Trying to hang up the LSS.
Finally I helped her take off the SSS and put the LSS on. She always gets mad when I do this, but seriously, what's a girl to do?!

One of the things I found in the hamper was a fabric jewelry travel case containing my dad's wedding ring and another ring. She took those out and put them back in over and over. Or she'd take them out, put the rings on the table and put the case away. Oy. Like the LSS, only with rings.

After I'd tortured her enough, we went to eat at Rick's Diner.
She shook a 1/2 teaspoon of salt in her hand and ate it. Then she was playing with the lit candle (they get kinda fancy at night) and acting like she was going to burn my lemon wedge or me.

A couple came in with their cute year old daughter, Mom said she wanted a sippy cup like hers.

Her chef salad came; she tried to eat it with a spoon (again). The utensil confusion is happening more. The other night she tried to cut her steak using two knives.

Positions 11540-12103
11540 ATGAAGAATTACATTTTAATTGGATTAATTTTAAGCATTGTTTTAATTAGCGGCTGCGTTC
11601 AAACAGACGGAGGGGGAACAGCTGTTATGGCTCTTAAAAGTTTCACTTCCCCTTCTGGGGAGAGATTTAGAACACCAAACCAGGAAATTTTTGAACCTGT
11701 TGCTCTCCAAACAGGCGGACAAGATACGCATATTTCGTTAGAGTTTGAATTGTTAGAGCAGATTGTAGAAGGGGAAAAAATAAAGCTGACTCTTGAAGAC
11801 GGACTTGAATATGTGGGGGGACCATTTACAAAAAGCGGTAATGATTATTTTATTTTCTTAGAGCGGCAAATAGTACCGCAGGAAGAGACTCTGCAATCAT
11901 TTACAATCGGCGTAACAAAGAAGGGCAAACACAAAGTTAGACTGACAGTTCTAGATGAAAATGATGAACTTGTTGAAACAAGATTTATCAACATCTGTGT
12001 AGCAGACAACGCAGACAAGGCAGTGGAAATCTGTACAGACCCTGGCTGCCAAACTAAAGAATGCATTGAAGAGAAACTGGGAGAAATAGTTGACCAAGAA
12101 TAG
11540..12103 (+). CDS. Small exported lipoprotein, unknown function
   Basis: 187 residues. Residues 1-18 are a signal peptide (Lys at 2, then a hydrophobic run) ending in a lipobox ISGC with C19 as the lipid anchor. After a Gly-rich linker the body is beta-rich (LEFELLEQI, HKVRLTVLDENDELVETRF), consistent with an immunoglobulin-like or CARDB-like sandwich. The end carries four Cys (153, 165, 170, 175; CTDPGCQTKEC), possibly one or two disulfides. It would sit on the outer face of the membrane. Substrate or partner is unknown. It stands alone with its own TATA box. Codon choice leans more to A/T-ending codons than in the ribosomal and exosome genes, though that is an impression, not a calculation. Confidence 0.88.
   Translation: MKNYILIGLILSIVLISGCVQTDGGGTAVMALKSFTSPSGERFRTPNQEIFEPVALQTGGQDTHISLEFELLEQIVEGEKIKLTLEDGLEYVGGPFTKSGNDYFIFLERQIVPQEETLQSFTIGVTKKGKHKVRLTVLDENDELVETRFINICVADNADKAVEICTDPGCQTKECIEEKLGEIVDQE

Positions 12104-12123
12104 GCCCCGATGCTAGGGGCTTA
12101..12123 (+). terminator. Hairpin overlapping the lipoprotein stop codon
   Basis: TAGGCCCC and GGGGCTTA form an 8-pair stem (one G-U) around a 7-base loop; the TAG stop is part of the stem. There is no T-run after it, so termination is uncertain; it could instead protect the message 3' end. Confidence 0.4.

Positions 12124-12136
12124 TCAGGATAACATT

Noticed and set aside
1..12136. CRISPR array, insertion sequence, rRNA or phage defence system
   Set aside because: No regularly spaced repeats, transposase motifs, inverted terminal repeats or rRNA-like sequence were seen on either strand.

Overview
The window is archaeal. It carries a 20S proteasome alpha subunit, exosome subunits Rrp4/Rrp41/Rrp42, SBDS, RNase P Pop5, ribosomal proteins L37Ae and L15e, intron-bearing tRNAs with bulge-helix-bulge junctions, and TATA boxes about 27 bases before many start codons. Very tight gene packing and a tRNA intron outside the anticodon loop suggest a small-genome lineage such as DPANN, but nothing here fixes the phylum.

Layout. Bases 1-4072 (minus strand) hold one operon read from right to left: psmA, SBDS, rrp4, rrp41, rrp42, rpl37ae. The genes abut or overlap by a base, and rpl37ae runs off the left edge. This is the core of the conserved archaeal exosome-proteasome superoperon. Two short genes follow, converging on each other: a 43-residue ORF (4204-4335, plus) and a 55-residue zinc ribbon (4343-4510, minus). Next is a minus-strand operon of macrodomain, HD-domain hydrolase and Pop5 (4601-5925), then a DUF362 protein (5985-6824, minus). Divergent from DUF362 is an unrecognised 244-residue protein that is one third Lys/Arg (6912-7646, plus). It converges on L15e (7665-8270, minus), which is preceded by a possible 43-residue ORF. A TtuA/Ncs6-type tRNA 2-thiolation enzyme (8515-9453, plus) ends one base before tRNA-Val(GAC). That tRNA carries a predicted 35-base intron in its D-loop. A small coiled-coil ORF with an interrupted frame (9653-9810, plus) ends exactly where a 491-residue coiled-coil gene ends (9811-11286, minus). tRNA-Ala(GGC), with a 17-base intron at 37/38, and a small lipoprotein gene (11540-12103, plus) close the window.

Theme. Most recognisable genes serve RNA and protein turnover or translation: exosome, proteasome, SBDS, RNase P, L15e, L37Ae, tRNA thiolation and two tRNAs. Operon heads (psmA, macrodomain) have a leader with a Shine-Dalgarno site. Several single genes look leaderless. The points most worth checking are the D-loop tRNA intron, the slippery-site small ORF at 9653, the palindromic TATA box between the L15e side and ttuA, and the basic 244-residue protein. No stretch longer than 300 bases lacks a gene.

Guess that's just what happens when you take your five year old mom to dinner.

2/26/10

My New Earrings

I am wearing my new wtf earrings from Shiny Adornments right now.

Let's just say that anything that can pry the bronze earrings by Janet Harriman out of my ears have got some power to them.

They're so cute, very light; love that you can't tell what they say until you get close.

"If you can read this - you're in my personal bubble and wtf totally applies to you right now."
HA!

2/19/10

You're Just Like Your Mother!

I'm a closet hypochondriac, avoiding going to the doctor in general, but worrying about most everything secretly and obsessively.